KC3MER

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#11
I'm using LMR-600. I had a bunch left over from a project at work. It's only about a 35 foot run from my antenna to the radio.

Depending on your cable run, you can get great results with something smaller and less expensive.
But, since discone antennas are 0dB gain, you don't want to use anything with too much loss, or too long a run. You want to make sure you are using coaxial cable with a low enough loss to get an appropriate amount of signal to your scanner.



That's the way to do it. A short RG-58 jumper with a female N on one end and a BNC, or what ever matches your scanner, on the other end. That keeps the strain of the heavier coaxial cable off the radio's antenna jack.
 
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#16
I need about 50 feet of coax
Give this tool a try and consider the results. It's kind of hard to recommend the correct cable to use without knowing all your parameters.

Coax Calculator

As frequency goes up, so does cable loss.
As cable length goes up, so does cable loss.

So, if you are planning on doing a lot of 800MHz or higher listening, and you are on the fringes of coverage, you may need to consider higher grade cable than LMR-400 to get enough signal to your scanner to be useful.
On the other hand, if all your interests are in the lower frequencies, then a lower grade cable might be "good enough". RG-6, while it is 75Ω cable, can have pretty good numbers. It's cheap and readily available. Getting N connectors to fit it can be a bit of a challenge, though.

Comes down to your budget, ultimately. Good cable can be expensive. But, good cable is usually worth it. Installing coaxial cable can be labor intensive and in some cases, dangerous, so doing it right the first time can be a good investment.

If you are going to get pre-terminated cable, make sure your cable path will give you room to pass the connector. N connectors are not really that big, but in some installations it's easier to run unterminated cable.
Also, the larger cables can be pretty stiff. LMR-600, Heliax, etc. can be a bit of a pain to work with if you are trying to route it through walls or other tight spaces.
You may also want to consider getting the "N" female on the radio end. That makes it a bit easier to route, and easier to get jumpers down the road if you change antennas.

Also, since you have a ham call sign, consider whatever you do may at some point get used for transmitting.
 
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#17
Also, pay attention to the cable brand.

Beware of any company that tries to sell you "Same as LMR-400", or "Similar spec's to LMR-400", or "LMR-400 compatible", etc.
The Chinese have infiltrated the coaxial cable market online and will sell some pretty cheap coaxial cable with questionable quality. My comment above about installation time/cost should figure in. Go with the "real" stuff if you intend to keep it for a long time.
 

TailGator911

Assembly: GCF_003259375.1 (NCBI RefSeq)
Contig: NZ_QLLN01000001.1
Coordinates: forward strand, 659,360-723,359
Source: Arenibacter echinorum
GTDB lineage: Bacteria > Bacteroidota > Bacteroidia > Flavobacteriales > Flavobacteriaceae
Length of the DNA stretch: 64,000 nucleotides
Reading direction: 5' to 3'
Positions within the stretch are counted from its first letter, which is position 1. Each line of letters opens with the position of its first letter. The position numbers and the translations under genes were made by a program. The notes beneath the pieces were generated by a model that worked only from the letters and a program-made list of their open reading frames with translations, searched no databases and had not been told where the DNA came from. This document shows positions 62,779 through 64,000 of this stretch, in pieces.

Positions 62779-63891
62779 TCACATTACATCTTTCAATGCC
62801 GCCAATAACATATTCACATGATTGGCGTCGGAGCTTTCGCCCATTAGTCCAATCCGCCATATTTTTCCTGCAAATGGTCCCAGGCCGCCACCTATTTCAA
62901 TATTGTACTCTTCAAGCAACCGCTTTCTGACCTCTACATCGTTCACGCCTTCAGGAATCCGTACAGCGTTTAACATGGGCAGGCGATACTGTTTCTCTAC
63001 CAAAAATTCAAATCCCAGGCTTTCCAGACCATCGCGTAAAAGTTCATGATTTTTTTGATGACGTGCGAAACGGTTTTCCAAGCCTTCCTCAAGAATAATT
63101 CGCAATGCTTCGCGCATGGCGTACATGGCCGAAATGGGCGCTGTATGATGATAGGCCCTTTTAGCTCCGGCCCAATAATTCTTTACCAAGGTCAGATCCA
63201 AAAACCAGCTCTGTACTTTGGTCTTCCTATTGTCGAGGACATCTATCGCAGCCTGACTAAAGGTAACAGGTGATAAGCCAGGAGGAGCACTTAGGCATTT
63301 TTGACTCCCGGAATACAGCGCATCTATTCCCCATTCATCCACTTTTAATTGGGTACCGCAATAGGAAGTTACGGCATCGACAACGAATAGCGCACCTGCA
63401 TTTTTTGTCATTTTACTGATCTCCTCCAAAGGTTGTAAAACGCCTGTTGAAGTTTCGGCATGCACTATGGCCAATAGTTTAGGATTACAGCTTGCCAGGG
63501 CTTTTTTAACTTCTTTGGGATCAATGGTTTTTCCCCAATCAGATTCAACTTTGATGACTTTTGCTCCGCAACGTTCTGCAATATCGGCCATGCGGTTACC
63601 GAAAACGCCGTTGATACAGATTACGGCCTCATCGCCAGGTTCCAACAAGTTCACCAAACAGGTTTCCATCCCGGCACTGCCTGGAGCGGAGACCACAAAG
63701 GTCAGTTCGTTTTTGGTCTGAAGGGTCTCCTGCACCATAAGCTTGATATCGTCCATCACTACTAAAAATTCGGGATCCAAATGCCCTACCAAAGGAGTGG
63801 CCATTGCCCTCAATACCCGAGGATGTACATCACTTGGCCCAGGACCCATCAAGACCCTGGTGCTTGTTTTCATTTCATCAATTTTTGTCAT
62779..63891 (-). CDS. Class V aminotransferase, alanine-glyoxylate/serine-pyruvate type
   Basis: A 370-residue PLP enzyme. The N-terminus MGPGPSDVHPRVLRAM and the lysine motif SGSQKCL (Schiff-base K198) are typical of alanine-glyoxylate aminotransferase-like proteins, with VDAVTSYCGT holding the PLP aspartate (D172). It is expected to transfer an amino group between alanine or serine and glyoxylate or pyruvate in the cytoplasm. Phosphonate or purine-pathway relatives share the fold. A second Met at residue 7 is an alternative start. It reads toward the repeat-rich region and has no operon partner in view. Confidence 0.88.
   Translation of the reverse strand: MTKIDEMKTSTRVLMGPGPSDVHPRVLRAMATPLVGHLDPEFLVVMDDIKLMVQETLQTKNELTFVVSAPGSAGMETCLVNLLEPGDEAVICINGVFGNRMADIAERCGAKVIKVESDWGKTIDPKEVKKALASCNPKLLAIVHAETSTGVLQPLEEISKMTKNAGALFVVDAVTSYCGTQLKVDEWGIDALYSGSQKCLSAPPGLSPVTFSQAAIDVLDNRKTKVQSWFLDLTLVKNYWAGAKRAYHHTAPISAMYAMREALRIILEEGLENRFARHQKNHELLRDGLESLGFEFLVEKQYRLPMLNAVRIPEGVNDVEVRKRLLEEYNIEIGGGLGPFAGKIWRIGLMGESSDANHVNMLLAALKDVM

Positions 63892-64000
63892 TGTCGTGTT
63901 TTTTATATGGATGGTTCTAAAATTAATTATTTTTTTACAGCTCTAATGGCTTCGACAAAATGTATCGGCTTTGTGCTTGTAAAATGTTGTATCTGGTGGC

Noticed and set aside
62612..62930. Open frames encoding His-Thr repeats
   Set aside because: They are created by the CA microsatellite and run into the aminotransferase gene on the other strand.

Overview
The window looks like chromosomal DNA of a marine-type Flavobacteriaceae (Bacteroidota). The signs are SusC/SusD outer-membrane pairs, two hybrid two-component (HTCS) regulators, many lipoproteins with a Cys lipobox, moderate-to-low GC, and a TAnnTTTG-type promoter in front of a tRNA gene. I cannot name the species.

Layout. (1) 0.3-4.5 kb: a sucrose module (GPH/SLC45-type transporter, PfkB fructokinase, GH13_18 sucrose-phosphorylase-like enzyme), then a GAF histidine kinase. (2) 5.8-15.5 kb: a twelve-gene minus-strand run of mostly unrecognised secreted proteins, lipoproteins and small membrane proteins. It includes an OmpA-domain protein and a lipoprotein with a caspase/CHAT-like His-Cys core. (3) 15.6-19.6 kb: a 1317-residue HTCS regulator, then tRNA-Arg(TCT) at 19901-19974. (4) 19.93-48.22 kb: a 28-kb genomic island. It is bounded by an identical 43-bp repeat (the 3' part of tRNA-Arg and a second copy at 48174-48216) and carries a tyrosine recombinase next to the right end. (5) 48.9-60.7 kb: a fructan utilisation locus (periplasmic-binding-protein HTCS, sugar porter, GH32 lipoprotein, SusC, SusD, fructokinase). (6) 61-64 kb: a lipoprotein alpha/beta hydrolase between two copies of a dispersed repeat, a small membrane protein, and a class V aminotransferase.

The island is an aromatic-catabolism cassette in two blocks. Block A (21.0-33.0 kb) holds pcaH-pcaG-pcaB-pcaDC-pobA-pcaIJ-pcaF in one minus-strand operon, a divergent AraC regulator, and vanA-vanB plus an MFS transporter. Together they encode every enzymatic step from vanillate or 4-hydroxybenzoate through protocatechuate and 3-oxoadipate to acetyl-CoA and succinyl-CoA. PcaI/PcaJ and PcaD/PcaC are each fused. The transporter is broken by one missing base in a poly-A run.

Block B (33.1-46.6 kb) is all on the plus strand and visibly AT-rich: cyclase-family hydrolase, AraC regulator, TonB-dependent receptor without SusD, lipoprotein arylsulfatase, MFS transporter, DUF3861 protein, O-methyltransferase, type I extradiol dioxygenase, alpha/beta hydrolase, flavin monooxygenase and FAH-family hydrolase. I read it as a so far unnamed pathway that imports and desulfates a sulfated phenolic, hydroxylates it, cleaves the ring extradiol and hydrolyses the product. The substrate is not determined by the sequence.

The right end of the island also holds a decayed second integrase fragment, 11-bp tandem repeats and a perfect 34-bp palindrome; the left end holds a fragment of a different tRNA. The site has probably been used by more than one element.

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#18
I just bought the Diamond D-130NJ from Gigaparts about an hour ago. Do you mind telling me what coax you are using. I am going to purchase the coax with both ends N type and a jumper N type female to BNC male.
RG6 and as Mmckenna said, waterproof connections.
 
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Stockholm, Sweden
#19
That would be a layer of electrical tape overlapping 50%, wrapped from bottom to top. Put a layer of Coax Seal or similar moldable sealing tape over that. Then another layer of electrical tape, from bottom to top, overlapping 50%.
That could be one way to do it but the professional antenna installers I've seen, and also how I do it, are to first put the rubber mould or vulcanising tape on first, to make it water tight, and the electrical tape on top of that to protect it from the enviroment and animals. Haven't really seen that first layer of electrical tape being applied, neither in real life or in instructions that comes with an antenna connector sealing kit or in videos.

/Ubbe
 
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Messages
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So Cal - Richardson, TX - Tewksbury, MA
#20
Andrew Heliax connectors, now under the Commscope name has always specified a layer of electrical tape first, then the sticky stuff, then a final layer of wide thick electrical tape. This is in most published instructions for Heliax connectors. If you don't put down a layer of electrical tape first you will have a terrible time getting the sticky stuff off if you ever have to remove the connector.

That could be one way to do it but the professional antenna installers I've seen, and also how I do it, are to first put the rubber mould or vulcanising tape on first, to make it water tight, and the electrical tape on top of that to protect it from the enviroment and animals. Haven't really seen that first layer of electrical tape being applied, neither in real life or in instructions that comes with an antenna connector sealing kit or in videos.

/Ubbe